Emmanuel Temple Apostolic Church

Project Activities

For this installation there were 25 participants.  Installation participants included members from Emmanuel Temple, Genesis House and community members. This site had nine raised beds and a grassy area. This area already had two church congregation members who take care of the garden on a weekly basis. As part of the revitalization of the garden, we sheet-mulched the garden area in an effort to help decrease the amount of work that the garden caretakers will have to do, such as cutting grass. The irrigation valves found on-site were leaking, so the irrigation valve was replaced. Fruit trees were also added and vegetable vines that will climb the fence structure were planted in order to maximize food production in the site. Prior to installation two raised beds were emptied, so vegetables and fruit starters were planted in the raised beds.  

In order to ensure people were engaged with the process and aware of the installation, community members were engaged several times during the bi-monthly fruits and veggies giveaway and the weekly food and clothing giveaway that the church has. Members of the congregation were also engaged before their weekly Sunday service and encouraged to ask questions or concerns after church. As part of the outreach, we collected ideas for fruits and vegetables that the community would like to see planted. Since a lot of people were Spanish speaking only, these lists were collected in English and Spanish. 

Results and Impact

The produce grown in this garden is given away during the food drives and used for meals cooked for community members and the congregation. Emmanuel Arms Inc., the service arm of the church, hosts a variety of community events through the year, in an effort to build mutually beneficial relationships within the community which it serves.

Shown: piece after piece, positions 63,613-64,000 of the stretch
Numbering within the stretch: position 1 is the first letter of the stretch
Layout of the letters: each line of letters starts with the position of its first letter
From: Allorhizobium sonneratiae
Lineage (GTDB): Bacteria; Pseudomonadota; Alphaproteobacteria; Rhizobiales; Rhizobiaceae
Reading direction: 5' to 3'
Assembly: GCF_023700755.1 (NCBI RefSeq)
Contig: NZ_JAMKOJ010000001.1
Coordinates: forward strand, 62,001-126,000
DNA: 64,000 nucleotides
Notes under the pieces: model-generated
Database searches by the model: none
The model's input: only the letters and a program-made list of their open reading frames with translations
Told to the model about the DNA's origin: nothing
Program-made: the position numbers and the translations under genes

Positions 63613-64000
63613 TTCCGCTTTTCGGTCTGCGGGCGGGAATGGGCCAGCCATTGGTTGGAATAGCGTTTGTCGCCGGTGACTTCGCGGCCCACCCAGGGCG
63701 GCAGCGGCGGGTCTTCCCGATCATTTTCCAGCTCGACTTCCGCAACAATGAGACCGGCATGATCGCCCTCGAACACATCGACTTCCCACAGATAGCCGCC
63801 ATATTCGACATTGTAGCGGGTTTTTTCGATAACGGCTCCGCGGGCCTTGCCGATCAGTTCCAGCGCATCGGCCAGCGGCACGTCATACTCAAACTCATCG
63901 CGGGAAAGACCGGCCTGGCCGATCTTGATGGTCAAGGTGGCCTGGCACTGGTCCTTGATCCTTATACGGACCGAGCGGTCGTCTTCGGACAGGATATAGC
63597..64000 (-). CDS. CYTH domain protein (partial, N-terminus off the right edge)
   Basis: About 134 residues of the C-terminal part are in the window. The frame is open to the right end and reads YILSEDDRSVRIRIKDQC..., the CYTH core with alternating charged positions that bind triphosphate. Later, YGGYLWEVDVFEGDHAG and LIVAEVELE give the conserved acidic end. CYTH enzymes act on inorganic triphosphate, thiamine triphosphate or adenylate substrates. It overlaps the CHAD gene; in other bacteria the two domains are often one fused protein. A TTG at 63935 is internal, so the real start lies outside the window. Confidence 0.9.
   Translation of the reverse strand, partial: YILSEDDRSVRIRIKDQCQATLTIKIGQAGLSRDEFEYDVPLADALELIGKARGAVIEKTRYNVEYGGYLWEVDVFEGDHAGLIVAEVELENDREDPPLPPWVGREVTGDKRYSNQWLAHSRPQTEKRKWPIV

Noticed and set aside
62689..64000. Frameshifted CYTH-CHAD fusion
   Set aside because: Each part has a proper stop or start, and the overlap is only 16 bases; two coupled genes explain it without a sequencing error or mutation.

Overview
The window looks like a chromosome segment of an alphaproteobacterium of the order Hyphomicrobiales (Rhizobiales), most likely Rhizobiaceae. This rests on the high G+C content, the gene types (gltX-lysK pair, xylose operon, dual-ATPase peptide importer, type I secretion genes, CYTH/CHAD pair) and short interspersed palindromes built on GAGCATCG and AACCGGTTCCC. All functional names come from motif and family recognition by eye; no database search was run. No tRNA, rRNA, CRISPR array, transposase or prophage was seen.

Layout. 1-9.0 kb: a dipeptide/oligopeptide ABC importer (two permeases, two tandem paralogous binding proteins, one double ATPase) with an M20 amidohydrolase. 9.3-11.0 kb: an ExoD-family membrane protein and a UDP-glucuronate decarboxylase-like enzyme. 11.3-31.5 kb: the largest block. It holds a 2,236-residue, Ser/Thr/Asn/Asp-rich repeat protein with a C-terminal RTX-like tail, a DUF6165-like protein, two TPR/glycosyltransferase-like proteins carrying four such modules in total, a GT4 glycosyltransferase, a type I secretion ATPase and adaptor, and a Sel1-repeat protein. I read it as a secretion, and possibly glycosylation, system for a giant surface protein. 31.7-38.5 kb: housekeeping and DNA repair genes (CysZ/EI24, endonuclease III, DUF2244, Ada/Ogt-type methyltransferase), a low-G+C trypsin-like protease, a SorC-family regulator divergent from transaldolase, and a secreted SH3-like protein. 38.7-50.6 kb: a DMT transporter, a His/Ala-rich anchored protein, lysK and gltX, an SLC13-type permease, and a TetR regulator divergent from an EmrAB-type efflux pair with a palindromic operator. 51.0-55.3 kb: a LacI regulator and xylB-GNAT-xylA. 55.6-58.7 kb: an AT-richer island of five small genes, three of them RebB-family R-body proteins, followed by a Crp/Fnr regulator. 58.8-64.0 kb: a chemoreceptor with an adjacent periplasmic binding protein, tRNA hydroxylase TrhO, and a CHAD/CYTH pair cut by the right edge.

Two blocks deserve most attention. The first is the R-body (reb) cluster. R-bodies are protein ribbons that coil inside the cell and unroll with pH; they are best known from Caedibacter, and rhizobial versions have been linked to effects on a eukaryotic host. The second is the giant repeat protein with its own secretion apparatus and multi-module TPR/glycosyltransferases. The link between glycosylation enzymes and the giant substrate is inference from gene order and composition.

Over the next five years this garden will create at least 517 pounds of food, which is about 476 meals.

Lessons Learned

Churches that have pantries on-site would benefit a lot from having also having a garden on-site, ensuring that community members who participate in their food giveaways have access to fresh and organic produce. However, maintenance is one of the main concerns when it comes to converting an area into a garden. When faced with this, it might be a good idea to find community members or groups who would like to support with the maintenance, planting and harvesting of the garden. This could be an opportunity to find people who are like-minded or might be retired with spare time to give back to the community. 

Engaging members who are already involved in the church and asking them how you can best support a garden effort is important. In the case of the church, there were two community members already taking care of the garden, so it was imperative that we get to know them and see how we can make their job easier (in this case it was taking the grass out). An approach such as this allows for them to keep ownership of the garden.

Churches were also concerns with long and complex contractual agreements. Because of that, those looking to work with a church should provide a more simplified version of this document. 

Lastly, churches in urban settings might not have space to plant things and grow produce. Because of that, those wanting to put a garden in a church should find different and creative ways of growing food, such as using already existing structures (like a fence) to grow produce vertically. Additionally, sometimes the most impact can occur when you can bring new life to an existing garden that is struggling.

Learn More

Read more about this project in the article below.

Sustainable Solano helps feed the hungry with community garden